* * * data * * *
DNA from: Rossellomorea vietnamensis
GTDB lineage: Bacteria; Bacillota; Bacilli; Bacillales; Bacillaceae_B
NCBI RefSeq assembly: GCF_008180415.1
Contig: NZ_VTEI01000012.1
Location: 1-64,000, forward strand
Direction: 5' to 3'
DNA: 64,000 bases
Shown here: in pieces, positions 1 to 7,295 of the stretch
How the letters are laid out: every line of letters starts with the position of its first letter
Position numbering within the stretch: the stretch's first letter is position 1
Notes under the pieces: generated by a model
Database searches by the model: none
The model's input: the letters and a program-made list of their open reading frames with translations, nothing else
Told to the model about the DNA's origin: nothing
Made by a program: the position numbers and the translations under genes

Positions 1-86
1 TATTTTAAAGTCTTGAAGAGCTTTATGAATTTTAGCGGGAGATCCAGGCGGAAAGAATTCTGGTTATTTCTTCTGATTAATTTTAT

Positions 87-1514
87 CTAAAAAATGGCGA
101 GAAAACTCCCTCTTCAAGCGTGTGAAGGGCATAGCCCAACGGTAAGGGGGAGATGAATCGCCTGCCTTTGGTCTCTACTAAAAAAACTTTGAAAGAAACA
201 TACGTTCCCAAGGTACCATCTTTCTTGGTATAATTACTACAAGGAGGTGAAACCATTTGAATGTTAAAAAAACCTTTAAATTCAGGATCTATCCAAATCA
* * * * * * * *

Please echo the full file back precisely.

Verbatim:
DNA from: Rossellomorea vietnamensis
GTDB lineage: Bacteria; Bacillota; Bacilli; Bacillales; Bacillaceae_B
NCBI RefSeq assembly: GCF_008180415.1
Contig: NZ_VTEI01000012.1
Location: 1-64,000, forward strand
Direction: 5' to 3'
DNA: 64,000 bases
Shown here: in pieces, positions 1 to 7,295 of the stretch
How the letters are laid out: every line of letters starts with the position of its first letter
Position numbering within the stretch: the stretch's first letter is position 1
Notes under the pieces: generated by a model
Database searches by the model: none
The model's input: the letters and a program-made list of their open reading frames with translations, nothing else
Told to the model about the DNA's origin: nothing
Made by a program: the position numbers and the translations under genes

Positions 1-86
1 TATTTTAAAGTCTTGAAGAGCTTTATGAATTTTAGCGGGAGATCCAGGCGGAAAGAATTCTGGTTATTTCTTCTGATTAATTTTAT

Positions 87-1514
87 CTAAAAAATGGCGA
101 GAAAACTCCCTCTTCAAGCGTGTGAAGGGCATAGCCCAACGGTAAGGGGGAGATGAATCGCCTGCCTTTGGTCTCTACTAAAAAAACTTTGAAAGAAACA
201 TACGTTCCCAAGGTACCATCTTTCTTGGTATAATTACTACAAGGAGGTGAAACCATTTGAATGTTAAAAAAACCTTTAAATTCAGGATCTATCCAAATCA